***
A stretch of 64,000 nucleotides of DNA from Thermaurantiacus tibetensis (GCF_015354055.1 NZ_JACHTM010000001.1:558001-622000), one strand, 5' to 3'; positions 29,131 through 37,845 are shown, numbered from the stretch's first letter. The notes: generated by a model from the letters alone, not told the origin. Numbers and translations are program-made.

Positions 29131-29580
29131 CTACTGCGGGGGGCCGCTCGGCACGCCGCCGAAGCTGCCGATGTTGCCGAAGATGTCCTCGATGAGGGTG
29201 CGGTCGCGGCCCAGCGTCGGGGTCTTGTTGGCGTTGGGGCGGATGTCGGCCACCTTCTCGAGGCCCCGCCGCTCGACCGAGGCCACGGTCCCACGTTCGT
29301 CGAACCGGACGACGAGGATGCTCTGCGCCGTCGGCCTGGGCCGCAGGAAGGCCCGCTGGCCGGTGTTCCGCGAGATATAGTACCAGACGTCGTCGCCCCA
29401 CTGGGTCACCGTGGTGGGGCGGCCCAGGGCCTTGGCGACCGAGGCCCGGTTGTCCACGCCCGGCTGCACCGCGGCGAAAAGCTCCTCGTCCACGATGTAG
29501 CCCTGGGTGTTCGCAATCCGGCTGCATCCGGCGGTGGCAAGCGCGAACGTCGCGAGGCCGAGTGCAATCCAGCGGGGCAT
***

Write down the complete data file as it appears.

A stretch of 64,000 nucleotides of DNA from Thermaurantiacus tibetensis (GCF_015354055.1 NZ_JACHTM010000001.1:558001-622000), one strand, 5' to 3'; positions 29,131 through 37,845 are shown, numbered from the stretch's first letter. The notes: generated by a model from the letters alone, not told the origin. Numbers and translations are program-made.

Positions 29131-29580
29131 CTACTGCGGGGGGCCGCTCGGCACGCCGCCGAAGCTGCCGATGTTGCCGAAGATGTCCTCGATGAGGGTG
29201 CGGTCGCGGCCCAGCGTCGGGGTCTTGTTGGCGTTGGGGCGGATGTCGGCCACCTTCTCGAGGCCCCGCCGCTCGACCGAGGCCACGGTCCCACGTTCGT
29301 CGAACCGGACGACGAGGATGCTCTGCGCCGTCGGCCTGGGCCGCAGGAAGGCCCGCTGGCCGGTGTTCCGCGAGATATAGTACCAGACGTCGTCGCCCCA
29401 CTGGGTCACCGTGGTGGGGCGGCCCAGGGCCTTGGCGACCGAGGCCCGGTTGTCCACGCCCGGCTGCACCGCGGCGAAAAGCTCCTCGTCCACGATGTAG
29501 CCCTGGGTGTTCGCAATCCGGCTGCATCCGGCGGTGGCAAGCGCGAACGTCGCGAGGCCGAGTGCAATCCAGCGGGGCAT